A Backyard Path That Says "We're Going Places"




I am a Product Development Engineer for an OEM of Food Production Equipment in Riverside, MO. I...

Sometimes your backyard is just a litter box for a pet or a romping ground for a child.  Sometimes it's a place of tranquility that aids in releasing your your tensions after a long day of work.  Whatever your backyard is used for, Most people do something more with it than just let it be a mowing ground.

My wife and I live next to a park that is adjacent to our rear fence.  There are times when the weather makes the backyard less than desirable to walk through.  With a young child and frequent visits to the park, we decided to build a walkway.

A pathway is a great way to add value, both aesthetically and financially.  But it is your backyard.  Don't build a path that you will hate, you will regret or that doesn't make sense to you.  Now let's talk about what you'll need.

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Step 1: Tools, Tools, Tools,...some Advil and a Bed.

Regardless of the style of walkway you build, you will want the following:
Shovel, Round Point
Gardener's shovel
Mason Line

Depending on the type of walkway you may need:
Hand Tamper
Wood for forms, i.e. 2 x 4s
concrete mixer
Shovel, Landscapers
Sand Plate aka compactor

Step 2: Get Started Planning

You can choose to go about this randomly, but you most likely will be frustrated and end up scrapping much of your project to correct the errors.

Take some time to review the types of stones, patterns and current designs currently available on the market.  Check out

So get out some paper, a pencil and a measuring tape.

First, lay out your backyard.  Significant permament items should be included, fences, gates, patios, ponds, trees, etc. 

Once you have a layout, start dreaming about what your walkway will look like.  Sometimes, a physical layout can help you visualize this.  For example, if you are doing a curved pathway, use a garden hose to represent the edge of the path.  If you're going to use garden stones, get some cardboard and cut out some shapes.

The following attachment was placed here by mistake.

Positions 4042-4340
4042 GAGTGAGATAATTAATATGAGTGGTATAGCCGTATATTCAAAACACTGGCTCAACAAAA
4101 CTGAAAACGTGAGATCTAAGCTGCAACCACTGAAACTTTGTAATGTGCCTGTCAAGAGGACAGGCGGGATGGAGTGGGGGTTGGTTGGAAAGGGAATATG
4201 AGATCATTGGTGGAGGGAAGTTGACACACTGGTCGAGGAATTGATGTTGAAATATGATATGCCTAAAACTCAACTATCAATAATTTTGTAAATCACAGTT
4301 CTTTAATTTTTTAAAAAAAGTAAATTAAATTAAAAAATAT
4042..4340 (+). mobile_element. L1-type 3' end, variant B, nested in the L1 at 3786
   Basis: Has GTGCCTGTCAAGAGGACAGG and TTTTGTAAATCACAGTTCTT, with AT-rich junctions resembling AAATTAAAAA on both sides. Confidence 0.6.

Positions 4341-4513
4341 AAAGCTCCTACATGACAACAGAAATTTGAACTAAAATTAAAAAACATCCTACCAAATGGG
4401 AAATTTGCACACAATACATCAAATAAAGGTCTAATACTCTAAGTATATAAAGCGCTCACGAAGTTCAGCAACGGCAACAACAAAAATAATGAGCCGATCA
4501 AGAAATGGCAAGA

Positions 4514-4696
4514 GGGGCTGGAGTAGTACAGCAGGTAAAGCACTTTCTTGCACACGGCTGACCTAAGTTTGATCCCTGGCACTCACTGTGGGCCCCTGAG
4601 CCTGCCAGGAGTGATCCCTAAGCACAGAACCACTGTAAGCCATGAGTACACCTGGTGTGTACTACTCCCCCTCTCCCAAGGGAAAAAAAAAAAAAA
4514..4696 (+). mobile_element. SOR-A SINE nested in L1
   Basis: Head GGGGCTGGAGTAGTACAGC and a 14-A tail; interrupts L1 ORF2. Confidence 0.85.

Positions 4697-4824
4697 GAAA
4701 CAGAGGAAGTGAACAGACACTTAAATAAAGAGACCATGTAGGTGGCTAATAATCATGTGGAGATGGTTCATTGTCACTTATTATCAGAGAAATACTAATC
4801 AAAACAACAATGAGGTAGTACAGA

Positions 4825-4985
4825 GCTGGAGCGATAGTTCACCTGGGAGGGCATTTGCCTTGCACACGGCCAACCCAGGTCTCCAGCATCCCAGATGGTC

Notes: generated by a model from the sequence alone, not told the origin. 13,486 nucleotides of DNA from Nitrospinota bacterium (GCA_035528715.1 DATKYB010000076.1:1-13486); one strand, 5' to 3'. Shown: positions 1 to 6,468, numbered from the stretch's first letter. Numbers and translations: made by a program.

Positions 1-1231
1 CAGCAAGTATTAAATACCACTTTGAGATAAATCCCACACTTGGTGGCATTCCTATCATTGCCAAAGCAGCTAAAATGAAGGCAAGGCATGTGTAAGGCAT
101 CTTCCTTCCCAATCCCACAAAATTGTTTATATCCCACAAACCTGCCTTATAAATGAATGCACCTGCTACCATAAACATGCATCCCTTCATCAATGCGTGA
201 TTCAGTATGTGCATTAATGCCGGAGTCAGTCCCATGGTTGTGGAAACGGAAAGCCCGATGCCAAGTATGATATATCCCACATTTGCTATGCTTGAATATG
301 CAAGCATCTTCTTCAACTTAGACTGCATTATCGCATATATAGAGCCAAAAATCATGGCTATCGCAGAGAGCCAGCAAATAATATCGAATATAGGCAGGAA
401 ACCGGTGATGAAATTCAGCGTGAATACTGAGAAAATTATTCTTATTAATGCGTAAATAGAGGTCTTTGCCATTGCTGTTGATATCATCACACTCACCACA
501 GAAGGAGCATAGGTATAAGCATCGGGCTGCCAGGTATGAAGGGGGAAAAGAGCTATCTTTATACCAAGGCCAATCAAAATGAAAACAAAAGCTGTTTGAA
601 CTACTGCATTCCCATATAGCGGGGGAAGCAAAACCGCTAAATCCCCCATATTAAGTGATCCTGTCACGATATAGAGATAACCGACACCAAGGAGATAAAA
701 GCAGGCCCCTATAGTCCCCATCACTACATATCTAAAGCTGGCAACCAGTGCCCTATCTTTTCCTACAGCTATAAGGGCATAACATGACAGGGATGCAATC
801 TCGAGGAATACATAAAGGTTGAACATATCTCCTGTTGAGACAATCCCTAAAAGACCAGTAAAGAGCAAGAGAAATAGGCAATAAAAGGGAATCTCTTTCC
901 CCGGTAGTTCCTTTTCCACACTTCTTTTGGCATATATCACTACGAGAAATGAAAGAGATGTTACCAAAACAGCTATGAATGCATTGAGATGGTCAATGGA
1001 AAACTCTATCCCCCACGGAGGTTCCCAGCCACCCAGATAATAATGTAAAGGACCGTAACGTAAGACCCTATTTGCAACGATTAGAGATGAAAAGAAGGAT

Step 3: Time to Pass the Point of No Return

Now that you've set out your idea, understand the necessary materials and have a plan of attack, BEGIN.
I started by excavating the ground where I was going to place the walkway.

LESSON  LEARNED: Designate a location for your excavated dirt beforehand.  Set a tarp down to place the dirt, find a neighbor who needs it, build a berm elsewhere in your yard.  Now I have a very uneven backyard as a result.

Lesson learned:  The actual levelness of the excavation at this point is relatively unimportant.  You just need to be close.  I spent too much time trying to make the bottom level and perfectly flat.

Step 4: Rocks, Paper, Scissors...

Now that the ground is excavated, bring in the rock.

A local gravel pit had 3/4 limestone which is perfect for this application.  You need a rock substrate that will pack together.  Pea gravel or pebbles or anything with smooth edges and surfaces will never pack together to give you a solid base.

As you spread the rock, now is the time to ensure that the top surface is level as much as possible or sloped appropriately.  I chose to have a 1/4 inch drop on one side of my path so that I wouldn't have standing water on the path. 

A 8 in square tamper is a useful tool to compact the gravel.  If you have access to a sand plate, I would recommend using that to tamp the gravel. 

Step 5: Edging and Sand

Paving edgers are critical to ensure that the path stays in line.  There are essentially two types of edgers: Fixed and Flexible.
Fixed edgers are useful for my particular application, but for more artistic applications, the flexible edgers are appropriate.

Use 12" long 0.5 diameter nails to stake the edgers to the ground. 

Once the edgers are staked, add the sand to the path location.

Using a straight edge such as a level or a 2 x 4 cut to length, screed your sand to the desired height, approximately 1" thick.

Step 6: Pave Away!

Begin your pattern where it makes sense. 

For example, If you are using a pattern that can start at one side and work towards the other, start at one side.

If your pattern depends upon a centered feature, work from that feature out.  This can be difficult to do, considering that you will constantly have to work your sand.

As you lay your stones, use a heavy rubber mallet or place a piece of wood against the stones to impact the stones to keep the pattern tight.

Step 7: Lock It In